It gets three options for big gun:
- The big Morbin’ time gun, the Morbus Bombard isn’t even that impressive – it’s a big blast with Pinning and Rending (6+) and a high strength, but the poor AP means you’re hunting for rends against even tactical marines. If you bring a Siege Breaker you can load it with Phosphex shells which is fun but it’s not even a barrage weapon at that point and you’re better bringing a leviathan with phosphex popped on top.
- The Graviton-charge cannon has such a short range (24″) you really need to be putting this thing in danger and also it’s not barrage so you’re going to be in the line of fire as well. Sure a big old 7″ blast is nice, but it’s not useful when you’re really looking to hit vehicles thanks to Haywire. I just don’t see when this is going to achieve much, but it’s probably the best option? Maybe?
- The Spicula rocket system at least has the range the Morbus lacks, but it also isn’t a barrage weapon, is S7 (which is in a bad place in terms of instant death and so on), has bad ap, does throw down a big pie plate but also has limited ammunition meaning you probably won’t get to shoot the entire game with it. God this is bad.
A sad miss of a heavy support option. What a shame.
Legion Fire Raptor Gunship
If the Storm Eagle is the Land Raider of the skies, then the Fire Raptor is its up-gunned angrier sibling. Sacrificing transport capacity for Many Guns this is a dedicated gunship designed primarily to attack ground targets (thanks to its Strafing Run (1) special rule meaning it’s hitting non-flyers on 2s). It’s decently tough for a flyer, but that’s really not saying that much in this edition, and it has the same “coming in from reserves and eating interceptor reactions” problems other flyers have. The guns are the interesting bit then, and it comes with quite a few, with the main armament (the twin-linked Avenger bolt cannon) being fixed. It throws out a decent number of shots at a decent strength and actually rocks ap3 meaning it’s not half bad at killing basic marines – in many ways this feels like Heavy Bolters want to feel, but don’t.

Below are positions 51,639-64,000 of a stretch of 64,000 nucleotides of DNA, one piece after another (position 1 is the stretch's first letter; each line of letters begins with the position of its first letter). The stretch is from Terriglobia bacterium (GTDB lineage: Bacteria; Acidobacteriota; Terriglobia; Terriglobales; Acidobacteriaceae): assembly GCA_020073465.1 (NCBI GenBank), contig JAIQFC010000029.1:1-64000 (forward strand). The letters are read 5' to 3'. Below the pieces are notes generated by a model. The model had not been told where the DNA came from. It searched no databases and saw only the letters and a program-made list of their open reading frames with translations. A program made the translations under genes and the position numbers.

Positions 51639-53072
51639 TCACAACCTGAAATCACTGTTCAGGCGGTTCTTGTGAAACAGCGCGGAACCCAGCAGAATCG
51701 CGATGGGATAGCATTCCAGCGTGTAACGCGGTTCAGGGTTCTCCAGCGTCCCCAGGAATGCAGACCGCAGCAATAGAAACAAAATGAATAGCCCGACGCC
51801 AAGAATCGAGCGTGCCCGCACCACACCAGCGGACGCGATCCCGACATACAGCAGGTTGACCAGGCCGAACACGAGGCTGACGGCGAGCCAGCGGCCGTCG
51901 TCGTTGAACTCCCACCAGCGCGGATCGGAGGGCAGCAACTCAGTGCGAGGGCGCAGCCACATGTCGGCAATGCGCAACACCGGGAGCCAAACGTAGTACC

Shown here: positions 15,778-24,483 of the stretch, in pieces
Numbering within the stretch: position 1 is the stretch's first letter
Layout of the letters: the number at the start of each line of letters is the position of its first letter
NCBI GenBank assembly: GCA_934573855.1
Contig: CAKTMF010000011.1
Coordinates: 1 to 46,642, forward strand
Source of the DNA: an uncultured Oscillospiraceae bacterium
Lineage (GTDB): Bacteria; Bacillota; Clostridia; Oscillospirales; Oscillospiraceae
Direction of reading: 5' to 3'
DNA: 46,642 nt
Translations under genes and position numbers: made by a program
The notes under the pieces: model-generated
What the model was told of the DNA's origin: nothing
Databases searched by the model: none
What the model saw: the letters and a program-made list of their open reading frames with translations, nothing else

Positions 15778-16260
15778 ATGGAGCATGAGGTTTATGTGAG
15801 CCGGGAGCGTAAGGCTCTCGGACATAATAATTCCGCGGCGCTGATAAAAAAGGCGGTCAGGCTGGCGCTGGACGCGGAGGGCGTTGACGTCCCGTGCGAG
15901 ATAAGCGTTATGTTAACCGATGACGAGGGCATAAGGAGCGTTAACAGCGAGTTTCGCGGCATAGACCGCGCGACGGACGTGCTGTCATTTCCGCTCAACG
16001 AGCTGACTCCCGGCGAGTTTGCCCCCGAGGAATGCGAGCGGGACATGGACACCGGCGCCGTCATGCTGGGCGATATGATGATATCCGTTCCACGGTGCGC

It then has either two Gravis heavy bolter batteries (sadly feeling much more like other Heavy Bolters actually are) or Gravis autocannon batteries which feel pretty great for a 15pt upgrade as they rock Rending (6+) and their Strength 7 makes them a threat to light vehicles letting them diversify their targets (which they can do happily because of Power of the Machine Spirit). They can then take either four tempest rockets or hellstrike missiles, which are both pretty similar (one shot heavy 1 with sunder) but hellstrikes rock a good whack more strength and ap2, making them wildly better… but probably not 20 points better.
The sad fact is that despite this being tougher that a lot of flyers, it’s not that tough in the grand scheme of things and at 280 points base it’s expensive. If you give it autocannons and hellstrikes you can just bring a Kratos and honestly you should. Unless you have a great reason for needing a flying death box that’ll be shot out of the sky after a single turn (maybe before it fires a shot), probably not something to bring.
Legion Deathstorm Drop Pod Squadron